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This place matters

Tuesday, February 24, 2015

Scholars of war

Kill Your Darlings is a 2013 film about the beat poets, starring Daniel Radcliffe as Allen Ginsberg, behaving in ways Harry Potter certainly never did. Oh my.

Those Two, Allan Ginsberg
That tree said
I don't like that white car under me,
it smells gasoline
That other tree next to it said
O you're always complaining
you're a neurotic
you can see by the way you're bent over. 


I never much liked the Beats. Reading them reminds me of the guys in college who holed up in blacklit dorm rooms smoking clove cigarettes and pretending to like Chartreuse. Wait, that was me. Well no wonder I never liked the Beats - I was really annoying in my blacklit dorm room clove cigarette days. Though in my defense, I never claimed to like Chartreuse. It's like licking the bottom of a spice cabinet. But I digress as usual.
In the film, the boys talk about overthrowing the fascism of meter and rhyme; the tyranny of propriety and decency. About chucking everything the establishment claimed was poetry.
The Beats weren't the first to liberate poetry from rules and rhythms. Ginsberg was heavily influenced by the long and sometimes meandering free form lines of Walt Whitman, who wrote a half a century before (though Whitman was far from the first poet to write in what we today call free verse).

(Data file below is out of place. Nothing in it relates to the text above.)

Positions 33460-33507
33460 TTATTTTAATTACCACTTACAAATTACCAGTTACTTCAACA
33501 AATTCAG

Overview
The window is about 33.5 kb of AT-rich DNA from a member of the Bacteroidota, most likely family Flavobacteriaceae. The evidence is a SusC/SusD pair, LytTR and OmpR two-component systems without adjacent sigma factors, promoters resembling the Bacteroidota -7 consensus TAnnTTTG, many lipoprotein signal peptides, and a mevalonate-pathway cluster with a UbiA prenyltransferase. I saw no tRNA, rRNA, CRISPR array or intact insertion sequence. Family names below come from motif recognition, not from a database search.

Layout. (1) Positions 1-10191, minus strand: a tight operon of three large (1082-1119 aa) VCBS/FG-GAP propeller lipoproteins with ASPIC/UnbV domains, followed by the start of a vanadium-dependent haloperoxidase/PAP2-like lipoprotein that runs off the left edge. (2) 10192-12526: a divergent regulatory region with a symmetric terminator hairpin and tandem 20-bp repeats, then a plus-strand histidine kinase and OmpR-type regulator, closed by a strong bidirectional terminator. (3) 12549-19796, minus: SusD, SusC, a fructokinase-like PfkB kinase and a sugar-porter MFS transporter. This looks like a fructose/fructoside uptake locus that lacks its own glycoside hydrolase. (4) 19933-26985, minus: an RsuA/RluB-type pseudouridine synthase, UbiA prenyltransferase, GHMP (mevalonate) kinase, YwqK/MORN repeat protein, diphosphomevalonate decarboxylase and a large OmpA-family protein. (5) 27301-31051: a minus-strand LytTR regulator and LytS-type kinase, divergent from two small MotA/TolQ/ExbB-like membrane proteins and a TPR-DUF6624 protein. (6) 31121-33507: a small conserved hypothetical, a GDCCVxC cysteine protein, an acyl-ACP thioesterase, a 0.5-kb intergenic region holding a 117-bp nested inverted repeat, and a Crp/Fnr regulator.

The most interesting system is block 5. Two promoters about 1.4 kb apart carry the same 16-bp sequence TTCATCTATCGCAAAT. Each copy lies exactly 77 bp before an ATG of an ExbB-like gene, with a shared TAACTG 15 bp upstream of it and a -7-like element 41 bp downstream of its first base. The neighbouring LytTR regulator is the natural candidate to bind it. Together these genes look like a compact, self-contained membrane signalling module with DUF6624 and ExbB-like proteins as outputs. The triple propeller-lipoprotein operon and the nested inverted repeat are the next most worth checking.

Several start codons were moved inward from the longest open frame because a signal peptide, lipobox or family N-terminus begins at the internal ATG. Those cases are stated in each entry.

A Song, Walt Whitman 
COME, I will make the continent indissoluble;
I will make the most splendid race the sun ever yet shone upon;
I will make divine magnetic lands,
With the love of comrades,
With the life-long love of comrades.

I will plant companionship thick as trees along all the rivers of
America, and along the shores of the great lakes, and all over
the prairies;
I will make inseparable cities, with their arms about each other's
necks;
By the love of comrades,
By the manly love of comrades.

For you these, from me, O Democracy, to serve you, ma femme!
For you! for you, I am trilling these songs,
In the love of comrades,
In the high-towering love of comrades. 


Yeah, poetic trailblazers of the 20th century liberated poetry from the shackles of form and tradition, and a great many great works were created that could never have been shoehorned in to a sonnet or a villanelle
i sing of Olaf glad and big, ee cummings

i sing of Olaf glad and big
whose warmest heart recoiled at war:
a conscientious object-or
his wellbelovéd colonel(trig
westpointer most succinctly bred)
took erring Olaf soon in hand;
but--though an host of overjoyed
noncoms(first knocking on the head
him)do through icy waters roll
that helplessness which others stroke
with brushes recently employed
anent this muddy toiletbowl,
while kindred intellects evoke
allegiance per blunt instruments--
Olaf(being to all intents
a corpse and wanting any rag
upon what God unto him gave)
responds,without getting annoyed
“I will not kiss your fucking flag”
straightway the silver bird looked grave
(departing hurriedly to shave)
but--though all kinds of officers
(a yearning nation’s blueeyed pride)
their passive prey did kick and curse
until for wear their clarion
voices and boots were much the worse,
and egged the firstclassprivates on
his rectum wickedly to tease
by means of skilfully applied
bayonets roasted hot with heat--
Olaf(upon what were once knees)
does almost ceaselessly repeat
“there is some shit I will not eat”